• Dradel: A traditional Jewish gambling game which has also existed for thousands of years. Players take turns spinning the dradel, (A small spinning top that acts as a four sided dice), and depending on what it lands on get to either take the entire pot, or must deposite numbers of chips. The one left holding the entire pot at the end when everyone's chips are exhausted wins.

  • Bingo: Another very well known and classic game. Each player gets a 5 by 5 card, with the columns labled b i n g o and a random selection of numbers in the lines. Numbers are then called such as B5, G64 or O17, and when a player's number is called they can put a chip on that square. Depending upon the rules chosen, players win by filling in diagonals, lines, or even the full card.

  • Zombie dice: This time not a traditional game but certainly one that will challenge your braaains! The object is similar to Pig, pick out dice from a cup and then reroll in order to get to 13 brains. Dice however may contain brains, runners and shotguns. if you roll a runner you can reroll that dice rather than picking another random dice from the cup, while if you roll three shotguns in your turn you lose all of your banked brains. What complicates matters even more is that all dice are not equal, some contain more brains or shotguns, meaning you need to think carefully about what to keep and when to bank your brains.

  • I doubt it: a unique cardgame somewhat resembling Uno, but with an element of lying. Try to disgard all your cards by each round playing at least one card that matches first ace, then 2, then 3 etc. However, all cards are played face down and so you don't have to match the round card. If however another player suspects you of cheating they can call your bluff, and if you were found to be lying you'll take the hole disgard pile, while if the player who called you was lying, she/he gets lumbered with all the extra cards.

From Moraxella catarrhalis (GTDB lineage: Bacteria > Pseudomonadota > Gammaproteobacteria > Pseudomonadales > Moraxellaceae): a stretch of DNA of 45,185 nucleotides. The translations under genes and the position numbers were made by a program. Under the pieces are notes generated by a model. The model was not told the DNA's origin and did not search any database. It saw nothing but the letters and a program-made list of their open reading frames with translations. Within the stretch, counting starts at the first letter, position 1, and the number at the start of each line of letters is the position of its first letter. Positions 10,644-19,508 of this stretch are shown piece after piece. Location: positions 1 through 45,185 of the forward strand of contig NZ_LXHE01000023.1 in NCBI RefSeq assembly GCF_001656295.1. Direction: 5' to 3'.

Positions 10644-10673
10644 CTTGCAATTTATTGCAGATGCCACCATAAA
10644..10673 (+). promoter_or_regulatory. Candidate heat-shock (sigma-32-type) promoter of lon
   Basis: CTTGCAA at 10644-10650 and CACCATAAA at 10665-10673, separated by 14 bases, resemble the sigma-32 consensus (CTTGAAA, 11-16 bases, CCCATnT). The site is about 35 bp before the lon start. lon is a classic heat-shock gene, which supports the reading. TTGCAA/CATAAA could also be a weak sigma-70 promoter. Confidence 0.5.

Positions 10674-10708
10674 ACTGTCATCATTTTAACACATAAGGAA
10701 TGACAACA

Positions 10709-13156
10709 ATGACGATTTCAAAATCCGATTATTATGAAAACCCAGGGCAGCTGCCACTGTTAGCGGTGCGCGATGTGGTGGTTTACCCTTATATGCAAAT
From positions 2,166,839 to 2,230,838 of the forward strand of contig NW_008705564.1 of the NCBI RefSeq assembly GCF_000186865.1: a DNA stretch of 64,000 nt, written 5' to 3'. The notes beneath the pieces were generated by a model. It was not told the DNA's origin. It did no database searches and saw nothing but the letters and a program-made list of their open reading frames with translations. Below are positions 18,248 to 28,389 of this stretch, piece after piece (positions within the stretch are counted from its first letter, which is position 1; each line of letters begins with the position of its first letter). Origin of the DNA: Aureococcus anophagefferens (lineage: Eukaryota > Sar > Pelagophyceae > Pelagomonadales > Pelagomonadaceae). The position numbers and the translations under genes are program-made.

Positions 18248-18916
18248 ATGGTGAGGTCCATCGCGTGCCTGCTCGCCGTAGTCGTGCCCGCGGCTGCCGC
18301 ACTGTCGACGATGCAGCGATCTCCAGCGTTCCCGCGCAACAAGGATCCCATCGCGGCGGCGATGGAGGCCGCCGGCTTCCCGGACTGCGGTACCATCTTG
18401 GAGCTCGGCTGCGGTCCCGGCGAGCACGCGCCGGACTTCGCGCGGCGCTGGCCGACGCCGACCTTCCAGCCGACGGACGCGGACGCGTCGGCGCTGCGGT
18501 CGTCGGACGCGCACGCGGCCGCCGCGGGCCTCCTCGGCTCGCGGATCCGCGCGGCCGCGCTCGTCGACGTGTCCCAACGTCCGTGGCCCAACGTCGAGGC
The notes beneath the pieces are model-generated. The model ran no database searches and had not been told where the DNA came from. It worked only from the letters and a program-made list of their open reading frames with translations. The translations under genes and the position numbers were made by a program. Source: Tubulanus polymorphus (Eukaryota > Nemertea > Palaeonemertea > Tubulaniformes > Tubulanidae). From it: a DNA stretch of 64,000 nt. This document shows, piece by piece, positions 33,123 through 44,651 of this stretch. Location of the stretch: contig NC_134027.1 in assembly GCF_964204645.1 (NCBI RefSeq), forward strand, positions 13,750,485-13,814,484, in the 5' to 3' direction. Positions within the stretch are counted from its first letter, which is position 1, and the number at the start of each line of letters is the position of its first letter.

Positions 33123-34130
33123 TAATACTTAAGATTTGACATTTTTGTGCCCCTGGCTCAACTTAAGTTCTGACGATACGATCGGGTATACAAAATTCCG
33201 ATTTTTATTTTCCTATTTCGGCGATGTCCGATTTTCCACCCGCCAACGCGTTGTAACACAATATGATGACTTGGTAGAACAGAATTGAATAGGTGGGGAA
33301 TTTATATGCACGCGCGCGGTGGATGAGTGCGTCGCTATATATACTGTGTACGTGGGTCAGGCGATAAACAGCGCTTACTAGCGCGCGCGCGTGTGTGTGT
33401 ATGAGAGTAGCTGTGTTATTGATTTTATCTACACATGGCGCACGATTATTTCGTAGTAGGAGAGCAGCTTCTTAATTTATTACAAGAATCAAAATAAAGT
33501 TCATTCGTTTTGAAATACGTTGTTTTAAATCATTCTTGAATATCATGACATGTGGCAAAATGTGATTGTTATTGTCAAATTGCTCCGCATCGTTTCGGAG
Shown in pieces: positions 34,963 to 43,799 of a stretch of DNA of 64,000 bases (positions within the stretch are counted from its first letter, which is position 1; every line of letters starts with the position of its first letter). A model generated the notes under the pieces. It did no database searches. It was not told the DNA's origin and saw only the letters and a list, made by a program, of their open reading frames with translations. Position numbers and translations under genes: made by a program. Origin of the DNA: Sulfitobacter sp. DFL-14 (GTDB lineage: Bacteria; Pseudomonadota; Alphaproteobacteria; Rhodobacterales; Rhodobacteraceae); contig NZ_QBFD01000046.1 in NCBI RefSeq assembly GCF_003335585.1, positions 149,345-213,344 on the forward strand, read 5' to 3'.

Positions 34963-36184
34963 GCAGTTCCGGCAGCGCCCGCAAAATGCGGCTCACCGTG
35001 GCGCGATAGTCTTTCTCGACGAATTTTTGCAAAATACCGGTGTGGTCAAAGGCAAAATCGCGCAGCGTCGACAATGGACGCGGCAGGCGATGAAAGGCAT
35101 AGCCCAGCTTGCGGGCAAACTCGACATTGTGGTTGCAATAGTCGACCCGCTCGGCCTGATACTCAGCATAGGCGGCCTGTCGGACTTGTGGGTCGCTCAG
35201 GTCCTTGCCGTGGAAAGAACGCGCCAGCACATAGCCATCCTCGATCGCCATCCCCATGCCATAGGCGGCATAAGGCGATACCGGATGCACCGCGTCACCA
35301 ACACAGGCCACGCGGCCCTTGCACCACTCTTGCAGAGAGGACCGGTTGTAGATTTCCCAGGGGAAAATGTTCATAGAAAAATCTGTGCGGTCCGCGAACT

• Cards against humanity: A very recent cardgame somewhat resembling Apples to apples, but with a rather different twist. Each player is dealt 7 cards with an answer on them, and the judge (a different one each round), flips over a question card. Players submit their most amusing or creative answer, and the judge picks the best, giving the person who dealt that card one point. First to twelve wins. One unique thing about the game is many of the answers are from pop culture, including Darth Vader, Captain Picard, or Mr. T. My brother once won a round with the sentence "children should be protected from Michael Jackson" Also note that Cards against humanity for obvious reasons cannot be played against bots.

  • Tossup: another dice game with the theme of banking enough score. Each turn the player rolls 10 dice, with each dice has three green sides, two yellow sides and one red side. The object is to roll green dice. any dice that come up yellow can be rerolled, however just one red and you lose all your score for the current turn. When you decide to stop rolling, your points are banked, and the first to 100 (or whatever point limit the game master sets), is the winner.

All of these games are quite playable with any version of the client (including the brouser version), and best of all, all are totally free as well, though you can donate on the Rs games main page and donations are well recieved.

additional resources

The above link will download the windows version, but Mac version may be found here and The lynux version may be downloaded here

Should you want to learn more about the web brouser client you can Use this link

Finally, you can Read the instructions for the client here Including all keyboard shortcuts, some compatibility tips for Mac and lynux, and full and detailed instructions on playing all the games. Any additional questions however may be asked on our forum where the Rs games crew are regulars, or asked via their E-mail address on the main page.

Additionally, you can check out Jeff Rutkowski's guide Which details even more information about this popular game client.

If your interested in the Ios version of the client, as always there is This page on The Applevis site And for more about Marty Schultz and the great collection of Blindfold games for Ios you can Check out The Blindfold games website here

With a friendly atmosphere, great sound effects and frequent updates, the Rs games client is well worth looking at for some free, multiplayer gaming fun.


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Updates: entry 26 Oct 17 and description 26 Oct 17